UK Coal has announced it is to delay work on a new face at Daw Mill colliery, in Warwickshire, by a month due to geological conditions of the face being more complex than anticipated. UK Coal has said it is resolving these issues via the installation of a powered roof and is identifying actions to address the impact on working capital caused by this delay. The start of production on the new face is expected to begin around the end of March.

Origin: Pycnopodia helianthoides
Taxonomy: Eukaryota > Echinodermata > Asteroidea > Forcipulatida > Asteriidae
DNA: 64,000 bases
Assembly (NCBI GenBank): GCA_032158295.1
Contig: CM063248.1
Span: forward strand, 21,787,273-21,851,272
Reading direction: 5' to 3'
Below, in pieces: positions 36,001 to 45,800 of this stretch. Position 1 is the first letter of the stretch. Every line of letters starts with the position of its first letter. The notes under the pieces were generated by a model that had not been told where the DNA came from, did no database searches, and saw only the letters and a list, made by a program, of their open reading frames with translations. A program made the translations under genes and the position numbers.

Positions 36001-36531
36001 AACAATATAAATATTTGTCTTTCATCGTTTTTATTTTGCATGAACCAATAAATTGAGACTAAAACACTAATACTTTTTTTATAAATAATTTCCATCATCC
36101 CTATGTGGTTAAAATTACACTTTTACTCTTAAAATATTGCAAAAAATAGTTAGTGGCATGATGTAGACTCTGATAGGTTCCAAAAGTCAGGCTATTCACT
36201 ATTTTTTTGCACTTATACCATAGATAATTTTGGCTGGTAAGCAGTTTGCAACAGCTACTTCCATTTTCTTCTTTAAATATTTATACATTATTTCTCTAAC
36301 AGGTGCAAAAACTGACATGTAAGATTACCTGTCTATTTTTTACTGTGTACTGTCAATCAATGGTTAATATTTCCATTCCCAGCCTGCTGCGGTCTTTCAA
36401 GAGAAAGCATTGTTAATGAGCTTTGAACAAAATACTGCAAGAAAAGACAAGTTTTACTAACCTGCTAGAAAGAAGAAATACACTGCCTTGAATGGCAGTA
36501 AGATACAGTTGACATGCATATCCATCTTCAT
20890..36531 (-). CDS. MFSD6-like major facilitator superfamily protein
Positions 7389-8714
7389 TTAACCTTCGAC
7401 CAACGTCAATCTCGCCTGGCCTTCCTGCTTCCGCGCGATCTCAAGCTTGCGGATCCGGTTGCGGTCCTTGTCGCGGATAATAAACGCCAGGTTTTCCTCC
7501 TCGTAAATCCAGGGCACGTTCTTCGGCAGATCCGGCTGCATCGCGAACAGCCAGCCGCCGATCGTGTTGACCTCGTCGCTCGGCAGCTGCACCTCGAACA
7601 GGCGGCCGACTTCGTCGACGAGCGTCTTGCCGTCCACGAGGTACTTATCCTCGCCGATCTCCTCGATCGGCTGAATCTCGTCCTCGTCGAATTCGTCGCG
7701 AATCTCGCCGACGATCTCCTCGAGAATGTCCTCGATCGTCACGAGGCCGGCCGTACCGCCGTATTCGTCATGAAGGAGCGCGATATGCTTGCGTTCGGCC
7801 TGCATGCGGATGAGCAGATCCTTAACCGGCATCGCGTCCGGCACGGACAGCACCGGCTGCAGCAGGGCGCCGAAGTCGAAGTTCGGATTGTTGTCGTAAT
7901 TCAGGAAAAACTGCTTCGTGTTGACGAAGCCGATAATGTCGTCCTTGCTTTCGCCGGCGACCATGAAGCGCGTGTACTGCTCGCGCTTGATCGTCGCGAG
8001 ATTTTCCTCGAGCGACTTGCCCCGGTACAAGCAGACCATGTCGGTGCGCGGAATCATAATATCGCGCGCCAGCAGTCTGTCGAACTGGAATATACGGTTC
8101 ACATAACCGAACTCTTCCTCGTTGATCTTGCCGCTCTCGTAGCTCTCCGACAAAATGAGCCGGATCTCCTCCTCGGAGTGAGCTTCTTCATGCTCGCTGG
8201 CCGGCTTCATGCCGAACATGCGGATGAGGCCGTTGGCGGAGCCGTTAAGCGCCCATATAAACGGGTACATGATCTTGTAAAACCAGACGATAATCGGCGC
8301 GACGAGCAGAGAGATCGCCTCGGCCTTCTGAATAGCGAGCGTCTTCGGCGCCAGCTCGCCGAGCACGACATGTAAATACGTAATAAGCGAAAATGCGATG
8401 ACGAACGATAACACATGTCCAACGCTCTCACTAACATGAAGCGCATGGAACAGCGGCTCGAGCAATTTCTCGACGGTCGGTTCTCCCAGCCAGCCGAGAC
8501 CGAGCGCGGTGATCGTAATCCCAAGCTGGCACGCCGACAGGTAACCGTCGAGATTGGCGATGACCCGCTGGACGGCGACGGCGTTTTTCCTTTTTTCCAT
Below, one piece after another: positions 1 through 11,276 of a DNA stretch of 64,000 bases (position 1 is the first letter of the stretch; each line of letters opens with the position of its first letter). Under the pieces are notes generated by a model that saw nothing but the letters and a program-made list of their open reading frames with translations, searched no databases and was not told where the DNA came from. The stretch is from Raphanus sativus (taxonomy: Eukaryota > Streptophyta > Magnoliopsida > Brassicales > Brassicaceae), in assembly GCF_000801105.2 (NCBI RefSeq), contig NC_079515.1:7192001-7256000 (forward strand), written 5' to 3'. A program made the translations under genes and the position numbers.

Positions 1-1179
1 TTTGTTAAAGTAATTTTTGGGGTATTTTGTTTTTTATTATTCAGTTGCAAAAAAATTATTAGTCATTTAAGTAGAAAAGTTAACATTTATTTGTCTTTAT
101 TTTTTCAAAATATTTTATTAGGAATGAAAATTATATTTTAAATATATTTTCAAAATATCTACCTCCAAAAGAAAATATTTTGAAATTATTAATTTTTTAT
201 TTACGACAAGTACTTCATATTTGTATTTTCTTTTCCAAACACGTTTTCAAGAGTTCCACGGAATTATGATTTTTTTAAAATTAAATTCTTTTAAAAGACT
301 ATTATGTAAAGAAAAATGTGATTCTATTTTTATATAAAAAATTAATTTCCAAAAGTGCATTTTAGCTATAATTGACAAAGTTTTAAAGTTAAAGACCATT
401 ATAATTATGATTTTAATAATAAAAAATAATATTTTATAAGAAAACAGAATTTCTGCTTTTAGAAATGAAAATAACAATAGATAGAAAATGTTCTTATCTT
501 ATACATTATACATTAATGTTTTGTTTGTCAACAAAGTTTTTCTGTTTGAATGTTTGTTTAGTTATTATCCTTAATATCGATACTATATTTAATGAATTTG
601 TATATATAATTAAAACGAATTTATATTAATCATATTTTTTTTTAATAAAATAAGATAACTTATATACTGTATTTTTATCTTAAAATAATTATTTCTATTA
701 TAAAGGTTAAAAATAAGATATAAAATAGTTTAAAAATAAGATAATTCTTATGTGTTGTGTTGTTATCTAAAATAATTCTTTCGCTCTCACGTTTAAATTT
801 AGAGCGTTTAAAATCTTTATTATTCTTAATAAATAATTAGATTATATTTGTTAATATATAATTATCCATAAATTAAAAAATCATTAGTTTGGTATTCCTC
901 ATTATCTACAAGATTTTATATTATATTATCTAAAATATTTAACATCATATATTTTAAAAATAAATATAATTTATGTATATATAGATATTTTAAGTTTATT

The Mineral Products Association (MPA) has warned the government not to cut public spending on new construction activity and risk harming an already suffering sector. Figures for 2009 show crushed rock and sand and gravel sales fell by 25 per cent and 23 per cent respectively. The MPA highlighted that, although the economic recession may have technically ended in the final quarter of 2009, the outlook for construction remains negative. Orders for new construction were down 14 per cent in the first eleven months of 2009 and 375 000 construction jobs were lost during 2008 and 2009. MPA executive director, Simon van der Byl, announced “Construction activity is one of the most effective means of stimulating economic growth and employment, but the evidence from our sector and elsewhere is that industry workload is still declining. We all recognise the scale of the public sector deficit but sustaining public investment in construction as much as possible over the next five years is absolutely critical to economic recovery and the quality of public services.”